ST. BENEDICT, Ore. (CNS) — Tyrant Cascadian Dark Ale and the less-forebodingly dubbed St. Benedict Farmhouse Ale will be among the beers crafted not at the trendiest Portland brewery but on the peaceful, prayer-suffused land of Mount Angel Abbey.
The abbey’s Benedictine monks began making beer about four years ago — honing recipes at a small brewery at the monastery but primarily working out of Seven Brides Brewing in Silverton.
This September, Benedictine Brewery will complete its own on-site brewery and taproom, located on the west side of the abbey hilltop and seating about 50 people. It is one of just three monastic breweries in the United States, according to Father Martin Grassel, abbey procurator and lead brewer. “Procurator” is much like a chief financial officer.
Last fall, volunteers helped raise the first timbers for the new structure with wood from abbey-owned land, which also yields the water and hops for the beer. The brewery’s motto is “Taste and believe.”
“We know the tradition behind monks brewing beer and are proud to be carrying it on,” Father Martin told the Catholic Sentinel, newspaper of the Archdiocese of Portland.
Monks began making the fermented beverage in the sixth century, when Benedict of Nursia wrote in his Rule of St. Benedict that monks should earn their own keep and donate to the poor through the work of their hands. In the following centuries, monasteries have produced tasty goods that include cheese, honey and beer.
Due to water contamination in medieval times, beer was a safer way to quench thirst. It additionally provided sustenance for monks during Lenten and Advent fasts.
The Benedictine monks at Mount Angel plan to have the new taproom ready for business in time for the town’s Sept. 13-16 Oktoberfest, one of the largest folk festivals in the Pacific Northwest. Father Martin said the taproom will provide a simplified service during the festival to accommodate the large crowds.
Throughout the rest of the year, he believes the space will draw visitors to the small town as well as be enjoyed by local folks.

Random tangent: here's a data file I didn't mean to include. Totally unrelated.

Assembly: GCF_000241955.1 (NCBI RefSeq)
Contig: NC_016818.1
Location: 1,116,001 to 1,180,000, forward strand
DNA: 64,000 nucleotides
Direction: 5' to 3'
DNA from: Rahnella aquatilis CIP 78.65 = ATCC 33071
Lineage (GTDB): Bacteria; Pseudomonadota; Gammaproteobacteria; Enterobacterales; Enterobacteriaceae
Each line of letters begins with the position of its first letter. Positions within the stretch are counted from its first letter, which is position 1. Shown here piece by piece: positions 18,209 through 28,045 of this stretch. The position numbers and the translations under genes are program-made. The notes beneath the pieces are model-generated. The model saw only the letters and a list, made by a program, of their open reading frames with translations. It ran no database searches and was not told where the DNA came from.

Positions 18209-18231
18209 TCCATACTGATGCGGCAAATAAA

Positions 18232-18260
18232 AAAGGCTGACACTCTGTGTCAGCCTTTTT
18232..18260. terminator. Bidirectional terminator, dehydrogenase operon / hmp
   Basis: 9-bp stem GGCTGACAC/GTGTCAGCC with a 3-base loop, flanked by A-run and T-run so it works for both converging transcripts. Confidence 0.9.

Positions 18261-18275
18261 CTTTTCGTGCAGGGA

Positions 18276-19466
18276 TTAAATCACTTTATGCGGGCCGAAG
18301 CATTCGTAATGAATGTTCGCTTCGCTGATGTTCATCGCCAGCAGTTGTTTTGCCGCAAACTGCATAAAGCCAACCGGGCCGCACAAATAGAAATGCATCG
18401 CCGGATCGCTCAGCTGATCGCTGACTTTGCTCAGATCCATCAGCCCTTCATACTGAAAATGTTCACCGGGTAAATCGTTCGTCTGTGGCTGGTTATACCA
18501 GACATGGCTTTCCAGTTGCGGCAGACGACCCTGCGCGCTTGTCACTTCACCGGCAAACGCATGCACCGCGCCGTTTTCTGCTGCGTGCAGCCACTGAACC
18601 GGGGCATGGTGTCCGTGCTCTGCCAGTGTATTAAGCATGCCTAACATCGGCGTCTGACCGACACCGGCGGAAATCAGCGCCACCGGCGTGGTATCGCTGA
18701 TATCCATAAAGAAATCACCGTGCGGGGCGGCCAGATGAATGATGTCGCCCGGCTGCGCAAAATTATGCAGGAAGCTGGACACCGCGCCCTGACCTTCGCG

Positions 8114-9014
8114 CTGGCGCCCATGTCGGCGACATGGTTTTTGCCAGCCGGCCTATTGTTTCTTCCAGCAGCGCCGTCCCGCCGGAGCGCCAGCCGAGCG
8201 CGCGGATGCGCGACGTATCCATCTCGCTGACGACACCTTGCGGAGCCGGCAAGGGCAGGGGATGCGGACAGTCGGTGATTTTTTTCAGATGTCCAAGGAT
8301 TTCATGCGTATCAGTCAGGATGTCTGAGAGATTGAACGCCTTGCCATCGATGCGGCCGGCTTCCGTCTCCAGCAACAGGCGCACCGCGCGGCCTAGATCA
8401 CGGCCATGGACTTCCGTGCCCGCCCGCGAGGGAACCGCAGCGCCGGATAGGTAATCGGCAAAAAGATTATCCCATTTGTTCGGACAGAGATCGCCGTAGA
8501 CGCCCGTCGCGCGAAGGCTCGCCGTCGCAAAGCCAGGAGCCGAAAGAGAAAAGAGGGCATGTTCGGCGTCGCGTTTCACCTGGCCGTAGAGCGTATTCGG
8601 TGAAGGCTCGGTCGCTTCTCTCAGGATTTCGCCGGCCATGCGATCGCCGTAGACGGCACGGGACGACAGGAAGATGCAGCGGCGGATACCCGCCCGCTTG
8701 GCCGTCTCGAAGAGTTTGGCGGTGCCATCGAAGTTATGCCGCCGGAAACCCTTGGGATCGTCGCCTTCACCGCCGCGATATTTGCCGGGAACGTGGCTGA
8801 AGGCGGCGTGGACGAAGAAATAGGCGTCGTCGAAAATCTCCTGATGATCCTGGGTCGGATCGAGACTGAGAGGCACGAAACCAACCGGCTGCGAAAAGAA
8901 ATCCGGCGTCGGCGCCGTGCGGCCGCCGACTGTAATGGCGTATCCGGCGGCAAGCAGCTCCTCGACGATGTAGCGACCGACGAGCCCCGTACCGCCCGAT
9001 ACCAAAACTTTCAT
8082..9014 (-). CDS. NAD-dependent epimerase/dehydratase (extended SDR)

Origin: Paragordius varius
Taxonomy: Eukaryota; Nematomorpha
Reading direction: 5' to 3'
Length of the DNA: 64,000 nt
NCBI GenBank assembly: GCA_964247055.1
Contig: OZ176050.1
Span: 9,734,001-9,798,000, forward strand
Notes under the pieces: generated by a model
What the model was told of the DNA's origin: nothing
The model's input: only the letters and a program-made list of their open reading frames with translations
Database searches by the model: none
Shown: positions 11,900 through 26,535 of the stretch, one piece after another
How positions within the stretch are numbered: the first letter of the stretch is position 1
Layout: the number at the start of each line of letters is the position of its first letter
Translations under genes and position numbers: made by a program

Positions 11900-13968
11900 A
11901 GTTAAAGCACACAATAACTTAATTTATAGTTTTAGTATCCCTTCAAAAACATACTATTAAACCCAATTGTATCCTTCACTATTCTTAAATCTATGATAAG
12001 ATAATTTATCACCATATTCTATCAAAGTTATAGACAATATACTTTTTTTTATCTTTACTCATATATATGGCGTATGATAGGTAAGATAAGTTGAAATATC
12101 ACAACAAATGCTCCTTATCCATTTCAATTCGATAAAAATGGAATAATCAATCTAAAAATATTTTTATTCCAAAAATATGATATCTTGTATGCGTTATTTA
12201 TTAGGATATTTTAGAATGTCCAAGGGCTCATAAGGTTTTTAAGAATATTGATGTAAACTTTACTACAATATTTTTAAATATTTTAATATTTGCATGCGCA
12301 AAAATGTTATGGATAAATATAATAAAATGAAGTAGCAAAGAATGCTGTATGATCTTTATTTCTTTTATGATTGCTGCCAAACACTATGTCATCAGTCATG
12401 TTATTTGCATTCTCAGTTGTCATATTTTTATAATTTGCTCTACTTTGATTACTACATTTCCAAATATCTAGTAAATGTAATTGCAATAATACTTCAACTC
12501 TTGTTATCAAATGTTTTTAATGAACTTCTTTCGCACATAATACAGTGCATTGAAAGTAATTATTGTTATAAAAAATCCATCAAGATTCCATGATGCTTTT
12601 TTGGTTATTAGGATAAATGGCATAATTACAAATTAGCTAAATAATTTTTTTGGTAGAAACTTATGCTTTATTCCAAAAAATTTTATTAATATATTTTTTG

“With Oktoberfest and a German heritage, this is a beer-loving town,” said Father Martin.
Most of the beers — previously sold only at the abbey bookstore or at special tastings — are Belgian with a Northwest hop influence. Along with the farmhouse and dark ales, there will be Haustus Pale Ale and a Munich Helles, “for lager lovers,” said Father Martin.
He believes the taproom will provide a unique way for the monks to interact with people and to tie the consecrated men more closely to the Mount Angel community.
“We hope that people will discover the goodness of God through visiting the brewery,” he said.
Scott is special projects reporter for the Catholic Sentinel, newspaper of the Archdiocese of Portland.
Help us keep you informed -- CatholicPhilly.com can't do it with youDuring CatholicPhilly.com's fall donation campaign, you have a way to help us deliver the kind of news you need to know about the Catholic Church, especially in the Philadelphia region, and the world in which we live. Every household's costs keep rising, and we're no different. We make sure your dollars in any amount go a long way toward continuing our mission to inform, form in the Catholic faith and inspire the thousands of readers who visit every month. Here is how you can help:
- A $100 gift allows us to present award-winning photos of Catholic life in our neighborhoods.
- A $50 gift enables us to cover a news event in a local parish, school or Catholic institution.
- A $20 gift lets us obtain solid faith formation resources that can deepen your spirituality and knowledge of the faith.
- A small, automated monthly donation means you can support us continually and easily.
Please join in the church's vital mission of communications by offering a gift in whatever amount that you can -- a single gift of $40, $50, $100, or more, or a monthly donation. Your gift will strengthen the fabric of our entire Catholic community.
Make your donation by check:
222 N. 17th Street
Philadelphia, PA 19103
Or by credit card here: